For Western investors, while boosting Chinese domestic demand is a key priority, policy makers are highly cognizant that this must also be balanced by promoting external trade and investment. This was most readily seen on March 16th, 2022, when Beijing communicated a powerful message to financial markets. The message was delivered by Vice Premier Liu He and the Financial Stability and Development Committee under the State Council (FSDC). This is one of the strongest representations for economic policy support available to Beijing, which almost equates to a speech by Li Keqiang or Xi Jinping. By and large, the statement was reactive to the selloff that had taken place earlier in the week, which saw Chinese financial markets nosedive by margins not seen since 2008 and reflected numerous economic uncertainties. For example, significant pressure on China’s economy because of the emerging Omicron outbreak (Shanghai’s Pudong is currently on lockdown until April 5th and Puxi is to follow), and unprecedented defaults by Chinese property developers, (most notable Evergrande). Moreover, the threat of delisting Chinese stocks in the United States, further regulatory crackdowns against Chinese platform and technology firms, and rising political, economic, and reputational risk associated with China’s perceived political alignment with Russia are also causing increasing angst amongst Chinese policy makers and public sentiment alike.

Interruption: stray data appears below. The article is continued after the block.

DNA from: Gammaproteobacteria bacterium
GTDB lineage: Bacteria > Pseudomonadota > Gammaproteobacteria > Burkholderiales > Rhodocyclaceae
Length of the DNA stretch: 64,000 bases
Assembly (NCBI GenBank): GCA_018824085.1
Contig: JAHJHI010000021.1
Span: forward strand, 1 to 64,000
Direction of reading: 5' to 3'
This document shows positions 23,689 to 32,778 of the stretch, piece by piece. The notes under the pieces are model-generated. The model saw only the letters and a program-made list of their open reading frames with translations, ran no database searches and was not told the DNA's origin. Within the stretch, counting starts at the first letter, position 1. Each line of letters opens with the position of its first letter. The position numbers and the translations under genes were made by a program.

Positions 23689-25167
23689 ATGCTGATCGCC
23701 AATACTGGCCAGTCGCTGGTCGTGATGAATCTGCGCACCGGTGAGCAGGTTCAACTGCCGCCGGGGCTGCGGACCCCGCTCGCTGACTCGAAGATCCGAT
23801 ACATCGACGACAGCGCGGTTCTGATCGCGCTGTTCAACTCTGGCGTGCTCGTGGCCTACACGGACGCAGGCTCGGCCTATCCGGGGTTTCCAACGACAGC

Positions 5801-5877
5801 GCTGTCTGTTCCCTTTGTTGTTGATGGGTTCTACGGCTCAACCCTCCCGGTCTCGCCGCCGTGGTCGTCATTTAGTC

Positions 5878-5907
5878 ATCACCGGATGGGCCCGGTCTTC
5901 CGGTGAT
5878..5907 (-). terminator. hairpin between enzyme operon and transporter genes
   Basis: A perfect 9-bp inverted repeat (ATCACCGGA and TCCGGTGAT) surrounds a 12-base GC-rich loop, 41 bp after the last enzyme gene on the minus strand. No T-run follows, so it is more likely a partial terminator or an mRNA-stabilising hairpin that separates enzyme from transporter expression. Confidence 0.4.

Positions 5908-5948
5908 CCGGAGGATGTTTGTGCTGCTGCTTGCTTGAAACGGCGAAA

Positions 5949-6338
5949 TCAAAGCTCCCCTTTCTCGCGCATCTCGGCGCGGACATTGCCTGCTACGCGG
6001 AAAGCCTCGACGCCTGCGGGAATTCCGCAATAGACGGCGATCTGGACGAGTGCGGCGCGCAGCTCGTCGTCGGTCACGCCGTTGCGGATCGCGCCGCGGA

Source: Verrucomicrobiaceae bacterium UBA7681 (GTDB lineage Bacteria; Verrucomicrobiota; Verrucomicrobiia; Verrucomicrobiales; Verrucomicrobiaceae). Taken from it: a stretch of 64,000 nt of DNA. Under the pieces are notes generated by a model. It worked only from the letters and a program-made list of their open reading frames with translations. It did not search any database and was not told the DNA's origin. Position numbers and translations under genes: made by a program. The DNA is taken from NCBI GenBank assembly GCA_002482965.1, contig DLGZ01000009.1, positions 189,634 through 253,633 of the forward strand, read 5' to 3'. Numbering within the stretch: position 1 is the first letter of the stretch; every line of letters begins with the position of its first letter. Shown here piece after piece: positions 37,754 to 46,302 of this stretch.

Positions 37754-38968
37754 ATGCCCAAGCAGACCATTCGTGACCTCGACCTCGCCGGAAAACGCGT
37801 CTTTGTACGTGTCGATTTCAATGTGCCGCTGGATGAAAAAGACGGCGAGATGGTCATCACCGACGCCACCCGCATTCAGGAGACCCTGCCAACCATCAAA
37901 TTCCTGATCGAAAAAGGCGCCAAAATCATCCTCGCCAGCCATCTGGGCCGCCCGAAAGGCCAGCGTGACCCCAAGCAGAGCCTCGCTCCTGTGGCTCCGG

Through China’s Dual Circulation policy, many hope that China can implement reforms which enable its financial institutions to be more competitive. Or in other words, China is rethinking how it’s going to engage with the world. It won’t happen overnight, and it will take many years to be fully implemented. That being said, dual circulation does not mean China will isolate itself from the rest of the world. China will welcome foreign investment, negotiate more free trade agreements, and take advantage of its free trade zones and ports. Buthe economic relationship between China and the west is also unlikely to return to historic ways when China relied on an export oriented growth model. In addition, foreign firms operating in China will have to play by the Chinese Communist party’s rules.
The growth of China’s domestic consumption is a strategic play to help insulate China’s economy from external headwinds as both the Trump and Biden administrations blocked China’s access to key semiconductor exports. The fundamental reality is that in order for China’s dual circulation strategy to succeed it must first undertake economic reforms such as a floating exchange rate, reigning in rapacious corporate debt and investment into China’s stock market.
For Chinese investors, China is not moving forward towards a U.S. centric “service-focus” oriented business model but rather the German model (high-end manufacturing and industrial upgrade) and will need to make sure their goals align with common prosperity.